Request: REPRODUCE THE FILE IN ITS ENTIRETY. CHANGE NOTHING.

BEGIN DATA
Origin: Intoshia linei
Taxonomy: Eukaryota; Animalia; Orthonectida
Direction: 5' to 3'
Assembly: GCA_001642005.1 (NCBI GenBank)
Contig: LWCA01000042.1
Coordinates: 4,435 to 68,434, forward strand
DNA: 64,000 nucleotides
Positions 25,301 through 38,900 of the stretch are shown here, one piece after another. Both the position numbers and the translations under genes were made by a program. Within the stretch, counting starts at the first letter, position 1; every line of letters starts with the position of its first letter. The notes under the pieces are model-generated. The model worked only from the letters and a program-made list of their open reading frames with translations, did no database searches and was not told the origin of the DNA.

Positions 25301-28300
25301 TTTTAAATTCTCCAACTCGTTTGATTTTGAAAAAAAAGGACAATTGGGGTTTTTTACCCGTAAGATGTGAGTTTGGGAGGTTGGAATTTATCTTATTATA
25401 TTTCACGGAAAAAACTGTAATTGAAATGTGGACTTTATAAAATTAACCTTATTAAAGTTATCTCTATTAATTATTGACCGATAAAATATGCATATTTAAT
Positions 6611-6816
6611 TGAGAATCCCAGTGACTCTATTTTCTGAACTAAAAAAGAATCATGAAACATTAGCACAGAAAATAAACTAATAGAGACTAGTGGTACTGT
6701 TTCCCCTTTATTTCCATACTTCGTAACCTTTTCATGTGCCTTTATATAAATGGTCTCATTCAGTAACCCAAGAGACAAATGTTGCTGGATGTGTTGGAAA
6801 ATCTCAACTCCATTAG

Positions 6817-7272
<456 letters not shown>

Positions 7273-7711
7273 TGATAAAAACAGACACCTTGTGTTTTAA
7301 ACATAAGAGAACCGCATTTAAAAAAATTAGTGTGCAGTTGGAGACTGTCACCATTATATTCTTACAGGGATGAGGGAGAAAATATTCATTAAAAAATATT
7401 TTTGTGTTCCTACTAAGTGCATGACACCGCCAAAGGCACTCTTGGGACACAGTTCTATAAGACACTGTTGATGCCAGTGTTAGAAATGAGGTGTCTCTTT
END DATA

Origin: Intoshia linei
Taxonomy: Eukaryota; Animalia; Orthonectida
Direction: 5' to 3'
Assembly: GCA_001642005.1 (NCBI GenBank)
Contig: LWCA01000042.1
Coordinates: 4,435 to 68,434, forward strand
DNA: 64,000 nucleotides
Positions 25,301 through 38,900 of the stretch are shown here, one piece after another. Both the position numbers and the translations under genes were made by a program. Within the stretch, counting starts at the first letter, position 1; every line of letters starts with the position of its first letter. The notes under the pieces are model-generated. The model worked only from the letters and a program-made list of their open reading frames with translations, did no database searches and was not told the origin of the DNA.

Positions 25301-28300
25301 TTTTAAATTCTCCAACTCGTTTGATTTTGAAAAAAAAGGACAATTGGGGTTTTTTACCCGTAAGATGTGAGTTTGGGAGGTTGGAATTTATCTTATTATA
25401 TTTCACGGAAAAAACTGTAATTGAAATGTGGACTTTATAAAATTAACCTTATTAAAGTTATCTCTATTAATTATTGACCGATAAAATATGCATATTTAAT
Positions 6611-6816
6611 TGAGAATCCCAGTGACTCTATTTTCTGAACTAAAAAAGAATCATGAAACATTAGCACAGAAAATAAACTAATAGAGACTAGTGGTACTGT
6701 TTCCCCTTTATTTCCATACTTCGTAACCTTTTCATGTGCCTTTATATAAATGGTCTCATTCAGTAACCCAAGAGACAAATGTTGCTGGATGTGTTGGAAA
6801 ATCTCAACTCCATTAG

Positions 6817-7272
<456 letters not shown>

Positions 7273-7711
7273 TGATAAAAACAGACACCTTGTGTTTTAA
7301 ACATAAGAGAACCGCATTTAAAAAAATTAGTGTGCAGTTGGAGACTGTCACCATTATATTCTTACAGGGATGAGGGAGAAAATATTCATTAAAAAATATT
7401 TTTGTGTTCCTACTAAGTGCATGACACCGCCAAAGGCACTCTTGGGACACAGTTCTATAAGACACTGTTGATGCCAGTGTTAGAAATGAGGTGTCTCTTT